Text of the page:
Mile Chai Jewish Books Judaica and Everything to make your home kosher -  Torah - Judaism - Jewish Bible
Mile High City Denver Colorado

Aharon's Jewish Books and Judaica
600 South Holly Street Suite 103
Denver, Colorado 80246
303-322-7345 800-830-8660

Home | About Us | Search Jewish Colorado & Jewish Denver

Jewish Colorado


Jewish Books


Jewish Cards


Jewish Jewelry



Jewish Denver


Books & Judaica


Boy Scouts Troop 700


Candle Lighting


Colorado News


Conversion to Judaism


Culture and Art

  Eruv Denver East Side
  Eruv Denver West Side
  Denver Business
  Golda Meir House
  Israel News
  Jewish Adoption
  Jewish Colorado
  Jewish Denver
  Jewish Education
  Jewish Family Services
  Jewish Links
  Jewish News
  Jewish Schools
  Jewish Youth Programs
  Jewish West
  IJN - Jewish News
  Kosher Restaurants
  Kosher Caterers
  Kosher Symbols
  Mikvah West Denver
  Mitzvah Project
  Synagogue Dinners
  Synagogue Directory
  Synagogue News
  Travel to Israel
  Wedding/Formal Dress

Jewish Books

Jewish Colorado --> Jewish Denver --> Denver Mohel

Jewish Colorado Community Directory


Denver Mohel
Sheldon Ciner  is a certified Mohel - Will travel

The Covenant of our forefather Abraham since he was the first to receive the commandment concerning circumcision from G-d. "And he that is eight days old shall be circumcised among you, every male throughout your generations." (Genesis 17:12)

Dr. Sheldon Ciner
Have Mohel Will travel

The word Bris means covenant
The word Milah, to cut.


Ritual circumcision is the covenant G-d has established with the Jewish people through the commandment of circumcision. 

The Bris ceremony has two parts
The actual circumcision and the naming.

It is customary to honor family and friends to participate in holding the baby at various parts of the bris. The highest honor is to be the sandak, who holds the baby during the actual circumcision. It is not required to have a minyan- a group of ten at the bris. The parents can choose to have a private ceremony on the eighth day and have a reception on a later day when they are more rested. 

The Naming of the Child

Is the most emotional part of many bris ceremonies. Ashkenazic-European Jews have the custom of naming after the deceased. The immortalizing of a close relative or friend is a beautiful tradition. Sephardic Jews have the tradition to name after the living. A child may have one or more names, in accordance with the parents' desires.

Bris Milah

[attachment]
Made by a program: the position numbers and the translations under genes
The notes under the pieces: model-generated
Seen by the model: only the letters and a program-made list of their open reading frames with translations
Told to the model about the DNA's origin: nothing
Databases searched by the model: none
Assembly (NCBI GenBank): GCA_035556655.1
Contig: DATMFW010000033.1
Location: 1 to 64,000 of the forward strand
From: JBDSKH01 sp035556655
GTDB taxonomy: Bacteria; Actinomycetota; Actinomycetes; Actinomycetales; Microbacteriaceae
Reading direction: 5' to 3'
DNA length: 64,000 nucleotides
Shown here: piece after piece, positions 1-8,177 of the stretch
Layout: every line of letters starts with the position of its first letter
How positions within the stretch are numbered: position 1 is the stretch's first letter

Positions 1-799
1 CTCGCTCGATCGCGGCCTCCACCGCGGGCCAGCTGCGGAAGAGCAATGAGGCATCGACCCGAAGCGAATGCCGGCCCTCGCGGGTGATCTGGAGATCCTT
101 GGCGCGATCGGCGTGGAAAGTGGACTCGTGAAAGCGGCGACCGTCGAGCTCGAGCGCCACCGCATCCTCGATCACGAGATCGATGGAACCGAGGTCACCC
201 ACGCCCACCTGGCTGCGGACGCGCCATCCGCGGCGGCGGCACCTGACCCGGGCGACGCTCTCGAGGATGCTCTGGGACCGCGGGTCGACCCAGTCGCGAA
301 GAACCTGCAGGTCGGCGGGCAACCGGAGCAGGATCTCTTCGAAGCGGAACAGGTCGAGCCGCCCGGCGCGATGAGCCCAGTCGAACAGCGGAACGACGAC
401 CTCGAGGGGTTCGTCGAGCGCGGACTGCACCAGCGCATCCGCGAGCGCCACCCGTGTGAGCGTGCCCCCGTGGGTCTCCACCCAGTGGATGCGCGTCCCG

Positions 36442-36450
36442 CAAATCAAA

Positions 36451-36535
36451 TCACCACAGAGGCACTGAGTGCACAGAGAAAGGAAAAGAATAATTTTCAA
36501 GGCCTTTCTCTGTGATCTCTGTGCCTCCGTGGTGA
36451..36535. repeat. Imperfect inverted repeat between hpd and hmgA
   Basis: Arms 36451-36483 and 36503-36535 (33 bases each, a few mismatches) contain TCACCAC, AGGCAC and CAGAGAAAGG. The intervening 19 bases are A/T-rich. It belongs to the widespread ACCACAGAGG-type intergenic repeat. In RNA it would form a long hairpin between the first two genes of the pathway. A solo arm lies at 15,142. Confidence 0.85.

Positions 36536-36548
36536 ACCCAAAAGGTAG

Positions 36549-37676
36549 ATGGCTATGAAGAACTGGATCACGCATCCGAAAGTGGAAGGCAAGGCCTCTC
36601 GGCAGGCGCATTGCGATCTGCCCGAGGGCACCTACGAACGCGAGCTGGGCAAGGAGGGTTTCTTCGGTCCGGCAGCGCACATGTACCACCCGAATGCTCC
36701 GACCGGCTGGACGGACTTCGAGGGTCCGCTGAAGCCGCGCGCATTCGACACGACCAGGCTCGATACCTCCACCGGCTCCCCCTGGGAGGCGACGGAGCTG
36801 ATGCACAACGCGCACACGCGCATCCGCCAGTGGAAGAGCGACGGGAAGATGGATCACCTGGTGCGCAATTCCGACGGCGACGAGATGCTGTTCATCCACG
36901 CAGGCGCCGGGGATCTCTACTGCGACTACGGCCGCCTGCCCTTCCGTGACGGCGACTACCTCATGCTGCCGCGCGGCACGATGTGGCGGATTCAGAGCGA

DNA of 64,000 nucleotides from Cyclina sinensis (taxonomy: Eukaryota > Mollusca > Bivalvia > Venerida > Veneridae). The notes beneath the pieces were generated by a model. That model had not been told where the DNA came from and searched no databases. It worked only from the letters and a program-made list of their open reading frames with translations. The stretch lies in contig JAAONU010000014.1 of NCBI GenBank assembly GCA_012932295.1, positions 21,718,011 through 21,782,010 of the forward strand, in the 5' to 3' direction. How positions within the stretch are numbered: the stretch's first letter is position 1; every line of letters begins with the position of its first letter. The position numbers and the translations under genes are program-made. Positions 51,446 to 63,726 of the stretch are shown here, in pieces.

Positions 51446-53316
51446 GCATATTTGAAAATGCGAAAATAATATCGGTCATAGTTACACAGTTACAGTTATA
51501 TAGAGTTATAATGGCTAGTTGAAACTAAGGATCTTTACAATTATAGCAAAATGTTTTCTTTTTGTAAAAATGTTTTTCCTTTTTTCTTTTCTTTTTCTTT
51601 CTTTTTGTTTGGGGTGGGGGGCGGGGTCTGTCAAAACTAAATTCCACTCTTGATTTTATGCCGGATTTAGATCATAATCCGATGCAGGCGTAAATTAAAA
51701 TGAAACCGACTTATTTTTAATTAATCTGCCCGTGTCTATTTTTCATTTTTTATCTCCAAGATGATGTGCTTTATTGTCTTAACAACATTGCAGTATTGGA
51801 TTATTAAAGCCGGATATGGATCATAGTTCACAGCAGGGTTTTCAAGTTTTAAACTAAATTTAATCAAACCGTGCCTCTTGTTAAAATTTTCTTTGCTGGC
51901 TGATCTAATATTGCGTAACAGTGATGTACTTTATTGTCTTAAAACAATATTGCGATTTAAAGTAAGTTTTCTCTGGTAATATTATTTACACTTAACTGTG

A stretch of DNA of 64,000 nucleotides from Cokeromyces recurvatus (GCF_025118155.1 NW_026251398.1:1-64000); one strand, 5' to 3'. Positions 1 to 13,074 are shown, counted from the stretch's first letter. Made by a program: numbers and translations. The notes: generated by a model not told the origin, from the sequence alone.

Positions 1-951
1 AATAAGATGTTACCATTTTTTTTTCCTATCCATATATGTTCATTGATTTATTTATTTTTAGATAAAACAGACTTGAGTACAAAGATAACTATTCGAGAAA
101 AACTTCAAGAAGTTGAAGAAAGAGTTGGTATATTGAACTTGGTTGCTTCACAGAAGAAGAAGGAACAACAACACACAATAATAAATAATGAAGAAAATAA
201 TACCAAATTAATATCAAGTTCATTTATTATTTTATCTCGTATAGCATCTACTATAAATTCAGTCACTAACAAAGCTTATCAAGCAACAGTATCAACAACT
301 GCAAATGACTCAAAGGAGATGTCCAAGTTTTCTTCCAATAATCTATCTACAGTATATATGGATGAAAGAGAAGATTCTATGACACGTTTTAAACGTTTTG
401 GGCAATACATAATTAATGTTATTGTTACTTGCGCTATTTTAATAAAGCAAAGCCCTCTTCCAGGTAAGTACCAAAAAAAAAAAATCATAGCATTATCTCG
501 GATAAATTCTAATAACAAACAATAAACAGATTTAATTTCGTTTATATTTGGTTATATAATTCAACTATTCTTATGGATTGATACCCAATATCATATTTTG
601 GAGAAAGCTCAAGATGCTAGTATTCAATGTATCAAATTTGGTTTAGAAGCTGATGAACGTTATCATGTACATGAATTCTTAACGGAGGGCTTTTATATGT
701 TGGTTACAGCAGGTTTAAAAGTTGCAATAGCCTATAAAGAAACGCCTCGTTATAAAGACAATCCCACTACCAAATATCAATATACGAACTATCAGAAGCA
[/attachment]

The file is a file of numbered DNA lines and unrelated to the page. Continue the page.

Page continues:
Judaism views body and soul as holy partners in serving G-d. Therefore, the bris is performed on the most physical part, for all of man is holy before his Creator. Bris Milah joins the forces of body and soul together in serving G-d

Why on the 8th day?

The kabbalistic writings teach us that seven days represent the physical world of creation. Thus, when a child has lived for eight days, he has transcended the physical to the metaphysical. The covenant joining body and soul, physical and spiritual, can now take place. A bris has no meaning when performed before the eighth day.

Page Sponsored by: Aharon's Jewish Books and Judaica: Mezuzah - Tefillin - Tallit
Jewish Jewelry - Music - Kitchen Utensils - Jewish Fabric - Kippot
560 South Holly Street Suite 10 Denver, Colorado 303-322-7345
Best Deals found on the internet for Judaica and Jewish Ritual Wear and Items:
  • Mile Chai
    Resource for Judaica, Jewish books, Jewish Jewelry, Torah Books, Jewish music, Jewish books, Jewish holiday items - Tefillin - Tallis - Mezuzot  - Kippot - Seder Plates - Menorahs
  • Judaic
    Online store that provides a wide selection of all types of Judaica, Jewish gifts, Jewish books, Jewish ritual items and more

Ostensibly, you haven't "done" anything. But in essence, a most profound and radical transformation has taken place. The person has become a vessel for G-dliness. Of course, the purpose of a vessel is that it be filled with content; the purpose of a home is that it be inhabited. The Sanctuary was built to house the presence of G-d. But it is the making of vessels for G-dliness that is life's greatest challenge and its most revolutionary achievement. Based on the teachings of the Lubavitcher Rebbe